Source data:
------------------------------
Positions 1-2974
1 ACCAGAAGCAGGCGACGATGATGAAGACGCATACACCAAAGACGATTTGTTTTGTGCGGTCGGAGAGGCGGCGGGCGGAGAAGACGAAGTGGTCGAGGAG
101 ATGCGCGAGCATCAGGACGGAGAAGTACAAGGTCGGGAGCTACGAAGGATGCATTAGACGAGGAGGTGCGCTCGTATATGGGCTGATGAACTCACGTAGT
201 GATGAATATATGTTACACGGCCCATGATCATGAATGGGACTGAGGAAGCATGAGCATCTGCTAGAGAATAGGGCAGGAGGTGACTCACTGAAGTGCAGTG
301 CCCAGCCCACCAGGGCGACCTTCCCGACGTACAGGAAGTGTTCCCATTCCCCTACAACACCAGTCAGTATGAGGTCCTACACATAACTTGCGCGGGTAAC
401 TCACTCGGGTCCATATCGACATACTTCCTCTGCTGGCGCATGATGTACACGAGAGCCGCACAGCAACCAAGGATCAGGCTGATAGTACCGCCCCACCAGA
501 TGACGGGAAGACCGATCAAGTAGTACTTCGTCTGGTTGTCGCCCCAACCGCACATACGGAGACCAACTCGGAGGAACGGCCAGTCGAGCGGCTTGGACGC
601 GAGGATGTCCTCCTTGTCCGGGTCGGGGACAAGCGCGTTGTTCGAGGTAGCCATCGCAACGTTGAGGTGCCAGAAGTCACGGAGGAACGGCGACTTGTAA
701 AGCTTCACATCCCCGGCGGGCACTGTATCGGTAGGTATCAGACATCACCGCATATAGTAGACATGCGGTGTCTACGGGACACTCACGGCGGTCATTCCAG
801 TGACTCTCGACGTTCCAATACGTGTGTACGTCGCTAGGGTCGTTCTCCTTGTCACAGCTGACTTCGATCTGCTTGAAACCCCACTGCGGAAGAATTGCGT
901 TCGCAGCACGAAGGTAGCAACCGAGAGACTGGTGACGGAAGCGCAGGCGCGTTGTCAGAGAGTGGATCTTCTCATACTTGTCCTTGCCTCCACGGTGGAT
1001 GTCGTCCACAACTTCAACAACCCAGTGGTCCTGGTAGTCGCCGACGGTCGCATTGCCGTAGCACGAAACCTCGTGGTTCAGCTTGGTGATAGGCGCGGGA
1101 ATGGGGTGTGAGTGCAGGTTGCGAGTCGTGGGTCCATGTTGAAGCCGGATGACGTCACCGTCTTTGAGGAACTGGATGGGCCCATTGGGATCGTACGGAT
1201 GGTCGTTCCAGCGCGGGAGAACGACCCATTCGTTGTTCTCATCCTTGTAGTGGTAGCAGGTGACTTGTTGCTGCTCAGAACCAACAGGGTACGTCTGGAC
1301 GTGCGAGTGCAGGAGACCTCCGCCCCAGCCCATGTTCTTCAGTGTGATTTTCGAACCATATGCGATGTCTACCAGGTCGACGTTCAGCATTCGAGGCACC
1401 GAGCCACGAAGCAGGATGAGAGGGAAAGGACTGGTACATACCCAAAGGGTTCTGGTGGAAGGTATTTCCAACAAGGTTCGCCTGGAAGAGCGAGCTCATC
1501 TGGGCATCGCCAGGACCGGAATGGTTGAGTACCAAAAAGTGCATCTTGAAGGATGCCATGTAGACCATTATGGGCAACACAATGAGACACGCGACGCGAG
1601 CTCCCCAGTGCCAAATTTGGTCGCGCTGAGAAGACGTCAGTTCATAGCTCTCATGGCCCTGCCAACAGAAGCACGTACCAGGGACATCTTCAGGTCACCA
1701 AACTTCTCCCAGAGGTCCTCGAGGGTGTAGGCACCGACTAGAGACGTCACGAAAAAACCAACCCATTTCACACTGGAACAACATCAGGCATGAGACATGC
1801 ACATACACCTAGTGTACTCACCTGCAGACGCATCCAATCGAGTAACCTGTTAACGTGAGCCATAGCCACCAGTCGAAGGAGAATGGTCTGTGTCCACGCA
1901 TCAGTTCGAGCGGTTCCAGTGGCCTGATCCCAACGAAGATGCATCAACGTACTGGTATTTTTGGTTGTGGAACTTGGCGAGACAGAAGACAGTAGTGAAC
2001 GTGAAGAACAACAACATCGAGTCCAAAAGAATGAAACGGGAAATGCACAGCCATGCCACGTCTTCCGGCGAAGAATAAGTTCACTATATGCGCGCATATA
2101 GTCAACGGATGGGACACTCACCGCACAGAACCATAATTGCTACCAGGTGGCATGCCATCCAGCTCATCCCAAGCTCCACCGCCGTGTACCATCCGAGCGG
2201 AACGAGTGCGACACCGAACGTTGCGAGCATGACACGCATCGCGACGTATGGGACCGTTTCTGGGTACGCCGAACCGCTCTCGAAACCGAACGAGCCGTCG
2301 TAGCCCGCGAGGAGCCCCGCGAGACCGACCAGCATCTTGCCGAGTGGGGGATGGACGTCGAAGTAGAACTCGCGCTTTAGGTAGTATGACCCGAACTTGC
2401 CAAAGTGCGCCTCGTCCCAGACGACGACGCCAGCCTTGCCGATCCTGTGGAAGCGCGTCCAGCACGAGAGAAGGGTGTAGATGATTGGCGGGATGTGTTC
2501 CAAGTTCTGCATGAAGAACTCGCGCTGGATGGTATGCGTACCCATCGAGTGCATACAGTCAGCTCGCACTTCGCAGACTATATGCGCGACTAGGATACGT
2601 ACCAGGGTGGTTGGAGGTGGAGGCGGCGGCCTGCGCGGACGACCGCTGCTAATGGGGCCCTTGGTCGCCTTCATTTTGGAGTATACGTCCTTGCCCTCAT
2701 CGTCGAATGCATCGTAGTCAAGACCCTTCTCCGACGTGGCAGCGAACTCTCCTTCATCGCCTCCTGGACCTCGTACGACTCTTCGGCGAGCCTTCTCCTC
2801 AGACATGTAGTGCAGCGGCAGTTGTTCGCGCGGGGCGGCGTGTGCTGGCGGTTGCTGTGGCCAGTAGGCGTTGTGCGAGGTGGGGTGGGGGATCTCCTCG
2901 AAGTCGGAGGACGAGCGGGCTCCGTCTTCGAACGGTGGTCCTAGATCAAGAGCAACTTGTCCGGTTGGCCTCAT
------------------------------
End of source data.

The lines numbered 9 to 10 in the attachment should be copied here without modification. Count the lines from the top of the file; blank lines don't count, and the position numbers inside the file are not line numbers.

701 AGCTTCACATCCCCGGCGGGCACTGTATCGGTAGGTATCAGACATCACCGCATATAGTAGACATGCGGTGTCTACGGGACACTCACGGCGGTCATTCCAG
801 TGACTCTCGACGTTCCAATACGTGTGTACGTCGCTAGGGTCGTTCTCCTTGTCACAGCTGACTTCGATCTGCTTGAAACCCCACTGCGGAAGAATTGCGT